What is it about?

People who are socially anxious tend to view themselves as inferior to others, or lower in social rank. In this study, we found that these perceptions of inferiority arise--and can be strengthened--when viewing Instagram "influencer" profiles, and that this may lead to poorer mood and self-esteem. As our sample consisted of undergraduate students, social anxiety was measured as a continuous variable, with those higher in social anxiety experiencing these effects.

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Why is it important?

Research has shown that passive content consumption on social networking sites (SNS) is relatively more detrimental to our emotional well-being than interactive use (e.g., sending messages). This study is one of the first to examine the emotional outcomes of a common form of passive content consumption (i.e., browsing Instagram profiles), particularly for socially anxious individuals, in real time. The findings may have important implications for this population, as both feelings of inferiority and worsened mood can increase behaviours that maintain social anxiety (e.g., avoidance of social interactions).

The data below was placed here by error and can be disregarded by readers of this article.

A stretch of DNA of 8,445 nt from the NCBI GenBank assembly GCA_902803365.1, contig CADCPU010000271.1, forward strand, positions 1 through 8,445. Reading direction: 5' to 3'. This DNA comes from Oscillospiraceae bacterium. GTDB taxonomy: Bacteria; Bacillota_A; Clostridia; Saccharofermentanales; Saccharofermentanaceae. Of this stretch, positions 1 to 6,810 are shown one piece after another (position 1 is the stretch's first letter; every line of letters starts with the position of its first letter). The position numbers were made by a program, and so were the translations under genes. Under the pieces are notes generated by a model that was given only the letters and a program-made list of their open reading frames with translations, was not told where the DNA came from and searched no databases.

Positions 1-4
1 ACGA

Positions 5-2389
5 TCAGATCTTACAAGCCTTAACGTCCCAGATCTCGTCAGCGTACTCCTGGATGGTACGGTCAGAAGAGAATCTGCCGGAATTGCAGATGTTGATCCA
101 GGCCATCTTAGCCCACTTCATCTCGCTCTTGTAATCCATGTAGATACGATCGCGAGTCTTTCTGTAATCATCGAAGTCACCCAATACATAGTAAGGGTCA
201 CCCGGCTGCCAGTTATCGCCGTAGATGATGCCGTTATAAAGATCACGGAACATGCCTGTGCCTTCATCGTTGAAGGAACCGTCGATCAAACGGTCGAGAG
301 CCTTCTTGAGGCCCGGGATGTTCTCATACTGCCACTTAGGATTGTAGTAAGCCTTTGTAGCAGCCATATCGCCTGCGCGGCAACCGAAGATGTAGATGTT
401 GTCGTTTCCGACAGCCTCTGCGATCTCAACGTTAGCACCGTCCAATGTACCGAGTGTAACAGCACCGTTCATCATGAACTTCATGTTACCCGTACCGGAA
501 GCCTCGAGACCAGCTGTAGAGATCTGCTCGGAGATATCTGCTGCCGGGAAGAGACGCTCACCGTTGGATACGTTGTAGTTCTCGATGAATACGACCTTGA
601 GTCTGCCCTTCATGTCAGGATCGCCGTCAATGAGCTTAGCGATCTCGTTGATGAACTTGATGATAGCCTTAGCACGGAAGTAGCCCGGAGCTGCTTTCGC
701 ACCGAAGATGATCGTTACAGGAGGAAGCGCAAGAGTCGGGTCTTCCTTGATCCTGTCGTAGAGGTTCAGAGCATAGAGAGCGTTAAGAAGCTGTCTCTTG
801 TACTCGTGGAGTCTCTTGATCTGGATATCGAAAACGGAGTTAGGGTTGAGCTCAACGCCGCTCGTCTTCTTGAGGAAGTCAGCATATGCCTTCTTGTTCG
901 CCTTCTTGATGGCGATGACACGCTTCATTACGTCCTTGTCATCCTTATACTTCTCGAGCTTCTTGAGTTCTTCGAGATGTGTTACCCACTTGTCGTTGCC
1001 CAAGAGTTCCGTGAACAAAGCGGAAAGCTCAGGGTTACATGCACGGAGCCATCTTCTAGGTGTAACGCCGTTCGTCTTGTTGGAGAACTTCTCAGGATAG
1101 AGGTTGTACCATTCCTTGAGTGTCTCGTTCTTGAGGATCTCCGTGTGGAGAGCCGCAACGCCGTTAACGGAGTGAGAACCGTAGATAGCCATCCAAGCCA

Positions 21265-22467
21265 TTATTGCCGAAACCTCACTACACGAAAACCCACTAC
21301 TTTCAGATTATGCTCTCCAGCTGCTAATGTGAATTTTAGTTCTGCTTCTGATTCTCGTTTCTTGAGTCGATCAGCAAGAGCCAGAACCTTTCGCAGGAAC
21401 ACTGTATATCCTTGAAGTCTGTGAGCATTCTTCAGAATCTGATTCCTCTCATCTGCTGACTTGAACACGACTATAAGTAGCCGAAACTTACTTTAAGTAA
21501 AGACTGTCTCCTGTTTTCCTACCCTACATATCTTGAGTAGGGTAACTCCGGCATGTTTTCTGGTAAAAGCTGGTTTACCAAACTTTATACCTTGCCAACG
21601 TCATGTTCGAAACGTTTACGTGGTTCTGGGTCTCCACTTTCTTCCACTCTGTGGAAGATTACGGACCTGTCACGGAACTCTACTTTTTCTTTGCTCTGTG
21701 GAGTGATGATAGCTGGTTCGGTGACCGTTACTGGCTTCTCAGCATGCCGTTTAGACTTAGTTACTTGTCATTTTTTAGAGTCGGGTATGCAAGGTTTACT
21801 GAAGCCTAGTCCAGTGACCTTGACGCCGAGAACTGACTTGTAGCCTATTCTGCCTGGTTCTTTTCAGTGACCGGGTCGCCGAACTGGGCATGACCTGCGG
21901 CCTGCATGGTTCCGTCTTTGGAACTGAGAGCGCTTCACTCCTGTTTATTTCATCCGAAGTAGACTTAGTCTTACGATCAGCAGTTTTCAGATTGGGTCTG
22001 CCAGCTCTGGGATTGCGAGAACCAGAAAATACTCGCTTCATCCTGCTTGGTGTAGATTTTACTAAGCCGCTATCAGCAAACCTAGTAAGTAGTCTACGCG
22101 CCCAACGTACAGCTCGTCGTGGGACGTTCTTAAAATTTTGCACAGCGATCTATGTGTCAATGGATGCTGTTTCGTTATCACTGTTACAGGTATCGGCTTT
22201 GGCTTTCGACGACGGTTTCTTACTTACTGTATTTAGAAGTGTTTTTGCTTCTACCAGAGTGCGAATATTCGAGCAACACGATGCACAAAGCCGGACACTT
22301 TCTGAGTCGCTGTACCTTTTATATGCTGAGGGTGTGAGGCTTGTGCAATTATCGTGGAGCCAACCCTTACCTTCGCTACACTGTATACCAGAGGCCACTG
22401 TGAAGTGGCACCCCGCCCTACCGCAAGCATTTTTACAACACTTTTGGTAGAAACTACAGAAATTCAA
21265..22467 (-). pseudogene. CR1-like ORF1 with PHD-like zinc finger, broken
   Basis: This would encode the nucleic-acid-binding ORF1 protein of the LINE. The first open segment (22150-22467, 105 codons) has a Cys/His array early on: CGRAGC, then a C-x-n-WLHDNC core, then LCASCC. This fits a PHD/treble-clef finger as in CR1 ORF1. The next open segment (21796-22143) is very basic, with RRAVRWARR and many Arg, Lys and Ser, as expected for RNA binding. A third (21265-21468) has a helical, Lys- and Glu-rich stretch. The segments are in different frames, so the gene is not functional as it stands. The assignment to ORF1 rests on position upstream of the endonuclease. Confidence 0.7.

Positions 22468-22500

This study stems from my program of Master's research at the University of British Columbia. Conducting this research well required balancing standardization of stimuli and resemblance to real-world SNS use. A great deal of time, care, and critical thought was devoted to striking this balance and generally striving for high-quality research. Our research team is proud of the final product, and we hope that the article proves interesting and useful to you.

Carly A. Parsons
University of British Columbia

Read the Original

This page is a summary of: Influencing emotion: Social anxiety and comparisons on Instagram., Emotion, October 2021, American Psychological Association (APA), DOI: 10.1037/emo0001044.
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